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Tax Advantages of Working from Home

When you are self-employed and working from home, it provides you with the freedom to accept the type of clients you want and work when and where you want. However, with owning your own home business, you will need to take control of any tax situations that would otherwise be taken care of by an employer. The following are some of the tax advantages you can utilize with a home business. Keep in mind some of these advantages do not apply to everyone and it is always recommended that you meet with a professional tax consultant to help you with choosing the best tax advantages for you and your business.

Business start-up costs: when you start a business, the amount of money you spend on business items such as membership kits, merchandizing and advertisements to promote your new business can often be used as a tax deduction.

  • Services used for the business: working from home means you will need a telephone, fax and internet services to conduct business. Many, if not all of these expenses can be used as a tax deduction.
  • Office supplies: all of the supplies such as paper, computers, pencils, desks, printers and fax machines are items that will be necessary for an efficient office and they can be used as tax deductions.
  • Advertising: this is often one of the most expensive costs for a business, but it is a necessary cost. Any advertisements you use including websites, advertisements, business cards and etc. can typically be used as a tax deduction.
  • Gas and automobile maintenance: if you use your vehicle to conduct business such as going to business appointments, luncheons or seminars your gas and maintenance bills can be used as a tax deduction.
  • Mortgage or rent: working from home means you will not be paying a separate rent fee for an office, however, you can deduct a percentage of your homes rent or the mortgage as a business expense for tax deductions.

There are several rules that apply to using items as tax deductions that are typically used for the household. For example, when using a percentage of the rent or mortgage as a tax deduction, you must use one designated part of the home on a regular basis and only for business purposes. The area that you claim for business purposes must be the place where you meet with customers and conduct daily business. Examples include a garage or spare bedroom that has been converted into a home office and the area should have a separate entrance.

These are only a few of the deductions that a home business owner can take advantage of, there are several more deductions that you can utilize during tax time. Keep in mind that a professional tax advisor will be able to guide you through what you will need to get through tax time.

Here at Crowley & Halloran CPA’s, our consultants would be happy to help you plan and manage your business budget. Click here to request a proposal.

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Global Opportunities: Small Businesses Make the Leap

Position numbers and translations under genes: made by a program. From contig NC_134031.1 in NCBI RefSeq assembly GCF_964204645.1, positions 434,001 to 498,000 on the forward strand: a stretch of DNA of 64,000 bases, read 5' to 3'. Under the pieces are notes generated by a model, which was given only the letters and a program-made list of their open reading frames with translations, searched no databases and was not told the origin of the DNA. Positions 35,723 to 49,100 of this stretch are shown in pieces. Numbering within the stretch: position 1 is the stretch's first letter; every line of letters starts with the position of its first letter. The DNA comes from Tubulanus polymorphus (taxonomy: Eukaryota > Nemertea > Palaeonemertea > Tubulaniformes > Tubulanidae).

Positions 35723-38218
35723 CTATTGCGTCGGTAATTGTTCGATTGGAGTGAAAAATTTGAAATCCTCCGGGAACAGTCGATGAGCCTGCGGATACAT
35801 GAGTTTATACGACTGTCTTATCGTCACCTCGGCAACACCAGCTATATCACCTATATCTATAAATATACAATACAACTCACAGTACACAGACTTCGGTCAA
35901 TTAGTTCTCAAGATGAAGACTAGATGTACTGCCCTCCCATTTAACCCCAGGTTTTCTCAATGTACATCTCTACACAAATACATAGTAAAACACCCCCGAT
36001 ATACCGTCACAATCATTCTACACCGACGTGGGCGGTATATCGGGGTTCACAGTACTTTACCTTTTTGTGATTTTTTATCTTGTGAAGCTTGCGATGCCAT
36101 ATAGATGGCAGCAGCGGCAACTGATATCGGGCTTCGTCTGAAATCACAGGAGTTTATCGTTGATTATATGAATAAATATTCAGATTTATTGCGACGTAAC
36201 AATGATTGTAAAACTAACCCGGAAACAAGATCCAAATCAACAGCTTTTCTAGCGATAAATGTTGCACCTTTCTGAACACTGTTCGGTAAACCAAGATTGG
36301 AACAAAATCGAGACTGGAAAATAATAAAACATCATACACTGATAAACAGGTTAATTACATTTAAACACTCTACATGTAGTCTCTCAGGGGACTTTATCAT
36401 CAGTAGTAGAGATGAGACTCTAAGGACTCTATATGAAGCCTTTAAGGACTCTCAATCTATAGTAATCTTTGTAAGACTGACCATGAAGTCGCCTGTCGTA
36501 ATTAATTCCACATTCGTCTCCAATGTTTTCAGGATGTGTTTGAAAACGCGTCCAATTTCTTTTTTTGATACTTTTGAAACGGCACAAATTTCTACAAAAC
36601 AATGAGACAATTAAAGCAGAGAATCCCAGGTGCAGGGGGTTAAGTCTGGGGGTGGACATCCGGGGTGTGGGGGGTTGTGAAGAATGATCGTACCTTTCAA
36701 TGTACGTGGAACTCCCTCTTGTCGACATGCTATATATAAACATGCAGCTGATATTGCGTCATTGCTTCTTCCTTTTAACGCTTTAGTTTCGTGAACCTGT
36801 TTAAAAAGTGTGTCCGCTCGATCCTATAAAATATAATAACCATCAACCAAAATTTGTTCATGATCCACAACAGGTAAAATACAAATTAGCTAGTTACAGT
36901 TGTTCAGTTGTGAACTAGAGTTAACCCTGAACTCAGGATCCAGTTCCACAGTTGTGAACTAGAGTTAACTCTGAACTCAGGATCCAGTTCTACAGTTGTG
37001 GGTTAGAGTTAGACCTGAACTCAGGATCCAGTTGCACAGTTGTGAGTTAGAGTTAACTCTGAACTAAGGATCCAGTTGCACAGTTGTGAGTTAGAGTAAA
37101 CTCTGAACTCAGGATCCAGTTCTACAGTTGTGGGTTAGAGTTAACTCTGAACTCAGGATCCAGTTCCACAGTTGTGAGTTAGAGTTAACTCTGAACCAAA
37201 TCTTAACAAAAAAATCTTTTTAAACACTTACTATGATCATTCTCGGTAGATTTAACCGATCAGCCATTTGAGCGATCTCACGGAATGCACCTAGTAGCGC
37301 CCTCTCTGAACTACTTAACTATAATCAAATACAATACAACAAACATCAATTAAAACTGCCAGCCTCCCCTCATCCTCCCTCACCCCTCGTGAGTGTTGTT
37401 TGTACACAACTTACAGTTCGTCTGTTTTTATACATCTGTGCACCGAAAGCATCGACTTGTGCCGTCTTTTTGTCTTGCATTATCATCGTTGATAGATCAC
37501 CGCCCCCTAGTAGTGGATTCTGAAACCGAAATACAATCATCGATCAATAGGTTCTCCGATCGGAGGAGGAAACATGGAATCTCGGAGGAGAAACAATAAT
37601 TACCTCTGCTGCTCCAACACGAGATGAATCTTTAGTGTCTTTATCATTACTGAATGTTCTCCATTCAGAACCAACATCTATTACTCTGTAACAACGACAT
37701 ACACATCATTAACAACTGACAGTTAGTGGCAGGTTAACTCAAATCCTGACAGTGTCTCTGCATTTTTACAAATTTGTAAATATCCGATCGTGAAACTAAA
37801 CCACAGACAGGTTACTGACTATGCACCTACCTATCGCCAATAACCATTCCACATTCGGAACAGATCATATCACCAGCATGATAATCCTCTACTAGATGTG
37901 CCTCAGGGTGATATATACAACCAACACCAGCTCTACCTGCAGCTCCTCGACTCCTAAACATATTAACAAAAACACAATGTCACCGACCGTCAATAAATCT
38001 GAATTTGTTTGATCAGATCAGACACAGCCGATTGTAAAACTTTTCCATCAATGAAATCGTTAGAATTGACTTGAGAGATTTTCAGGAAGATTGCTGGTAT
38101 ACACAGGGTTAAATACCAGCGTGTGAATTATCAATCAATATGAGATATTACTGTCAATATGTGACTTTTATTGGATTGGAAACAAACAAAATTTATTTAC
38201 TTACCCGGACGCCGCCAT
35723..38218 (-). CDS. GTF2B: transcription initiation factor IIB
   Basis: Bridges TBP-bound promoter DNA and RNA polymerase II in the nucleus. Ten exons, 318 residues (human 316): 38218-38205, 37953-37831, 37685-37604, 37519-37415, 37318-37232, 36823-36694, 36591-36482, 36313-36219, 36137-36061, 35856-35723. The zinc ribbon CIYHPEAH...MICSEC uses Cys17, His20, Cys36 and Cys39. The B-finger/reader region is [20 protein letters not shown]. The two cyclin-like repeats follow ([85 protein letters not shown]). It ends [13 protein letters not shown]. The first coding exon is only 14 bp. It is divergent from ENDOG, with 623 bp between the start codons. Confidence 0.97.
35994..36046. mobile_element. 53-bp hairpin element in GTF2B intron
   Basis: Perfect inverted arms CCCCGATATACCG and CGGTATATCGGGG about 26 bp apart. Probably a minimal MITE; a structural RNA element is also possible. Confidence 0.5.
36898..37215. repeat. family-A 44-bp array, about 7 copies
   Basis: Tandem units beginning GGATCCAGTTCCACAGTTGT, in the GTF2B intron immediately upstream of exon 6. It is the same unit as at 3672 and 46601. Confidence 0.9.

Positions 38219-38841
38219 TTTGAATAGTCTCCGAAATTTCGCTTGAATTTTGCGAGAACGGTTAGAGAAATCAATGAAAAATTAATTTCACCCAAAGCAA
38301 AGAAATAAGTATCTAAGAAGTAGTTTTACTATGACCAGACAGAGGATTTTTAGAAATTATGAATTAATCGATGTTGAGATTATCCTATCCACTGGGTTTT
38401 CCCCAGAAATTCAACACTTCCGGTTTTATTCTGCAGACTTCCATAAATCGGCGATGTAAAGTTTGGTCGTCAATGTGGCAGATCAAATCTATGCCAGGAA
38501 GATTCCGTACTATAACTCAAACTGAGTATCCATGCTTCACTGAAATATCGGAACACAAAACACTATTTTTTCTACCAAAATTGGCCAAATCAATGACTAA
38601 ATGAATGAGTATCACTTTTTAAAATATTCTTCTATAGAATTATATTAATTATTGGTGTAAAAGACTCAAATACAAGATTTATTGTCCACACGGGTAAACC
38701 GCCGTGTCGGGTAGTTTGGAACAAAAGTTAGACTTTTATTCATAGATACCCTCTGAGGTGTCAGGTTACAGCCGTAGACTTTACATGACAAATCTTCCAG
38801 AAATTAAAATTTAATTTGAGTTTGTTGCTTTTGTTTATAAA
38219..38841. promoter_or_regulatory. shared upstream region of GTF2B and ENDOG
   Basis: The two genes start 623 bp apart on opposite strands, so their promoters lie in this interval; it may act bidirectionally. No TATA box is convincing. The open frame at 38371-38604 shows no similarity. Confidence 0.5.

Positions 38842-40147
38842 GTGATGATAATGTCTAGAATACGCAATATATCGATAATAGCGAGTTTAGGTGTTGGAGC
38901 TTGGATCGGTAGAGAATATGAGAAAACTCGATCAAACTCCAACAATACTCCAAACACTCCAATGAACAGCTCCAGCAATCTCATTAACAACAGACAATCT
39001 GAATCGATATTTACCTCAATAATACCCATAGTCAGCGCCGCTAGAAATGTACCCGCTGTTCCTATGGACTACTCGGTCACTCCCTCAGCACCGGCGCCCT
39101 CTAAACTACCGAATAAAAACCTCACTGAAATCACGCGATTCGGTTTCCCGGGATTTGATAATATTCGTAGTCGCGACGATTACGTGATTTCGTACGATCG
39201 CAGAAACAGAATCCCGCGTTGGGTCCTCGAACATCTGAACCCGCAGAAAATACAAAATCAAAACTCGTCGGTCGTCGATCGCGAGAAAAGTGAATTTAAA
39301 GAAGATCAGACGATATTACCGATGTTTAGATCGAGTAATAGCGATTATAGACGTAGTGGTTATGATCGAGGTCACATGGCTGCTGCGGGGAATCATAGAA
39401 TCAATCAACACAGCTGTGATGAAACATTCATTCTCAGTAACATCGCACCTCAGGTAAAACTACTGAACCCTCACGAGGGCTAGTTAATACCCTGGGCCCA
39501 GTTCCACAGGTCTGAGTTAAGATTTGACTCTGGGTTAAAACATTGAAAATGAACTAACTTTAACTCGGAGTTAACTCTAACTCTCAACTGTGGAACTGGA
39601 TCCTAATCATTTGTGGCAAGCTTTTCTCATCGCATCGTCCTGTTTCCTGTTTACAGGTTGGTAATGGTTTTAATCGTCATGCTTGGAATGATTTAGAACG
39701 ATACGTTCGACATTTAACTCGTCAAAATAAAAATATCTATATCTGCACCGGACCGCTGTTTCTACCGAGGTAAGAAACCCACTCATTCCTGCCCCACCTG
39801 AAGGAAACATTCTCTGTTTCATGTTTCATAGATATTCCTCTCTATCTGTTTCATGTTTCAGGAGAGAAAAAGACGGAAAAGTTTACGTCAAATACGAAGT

Crowley Halloran Conference RoomIn today’s business environment, the more ways a company can share their product, the better for the company. Markets all over the world hold potential for small business, but what does it take to get into the foreign markets? Can small business take advantage of the global opportunities? The answer is yes. The global economy has never had more opportunities for small business, and with a strong global financial strategy, small businesses are competing in foreign markets.

To succeed globally, small businesses need to create a global financial strategy. Small businesses will face common issues and a few roadblocks in the global market, but having a well-defined plan can make the difference between being successful and failing in the new market

Some questions to consider when creating your plan are:

  • What performance indicators need measured for both financial and operation purposes?
  • How will accounts receivable and payable be set up and managed?
  • Is there enough support for multiple locations and countries?
  • How will the company keep control over the global financial process?
  • How are local tax regulations and requirements managed for each foreign location?
  • How are different currencies handled in foreign locations?

Being able to answer these questions and any other unique question regarding your company is the best way to start.

Some strategies that help in making a successful transition are setting up multi-entity accounting, understanding foreign tax laws and codes, managing multiple foreign currencies, and having local human resources. Businesses with multi-entity accounting have consolidated their business processes. By consolidating business processes, the company will eliminate duplicate work, create a standard workflow, and be able to support the demands of a more complex business model. Hiring a local accounting firm to help with all the local tax codes and regulations would be extremely useful when breaking into the global market. They will be able to navigate your business through the different regulations, and be able to keep up with the different currency fluctuations. They can also be part of your management team that will take care of the day-to-day running of the business.

Ventures into a new market are exciting new opportunities for small businesses. With a proper plan and a good management team, anyone, even a small business, can take advantage of the global business opportunities.

Here at Crowley & Halloran CPA’s, our consultants would be happy to help you plan and manage your business budget. Click here to request a proposal.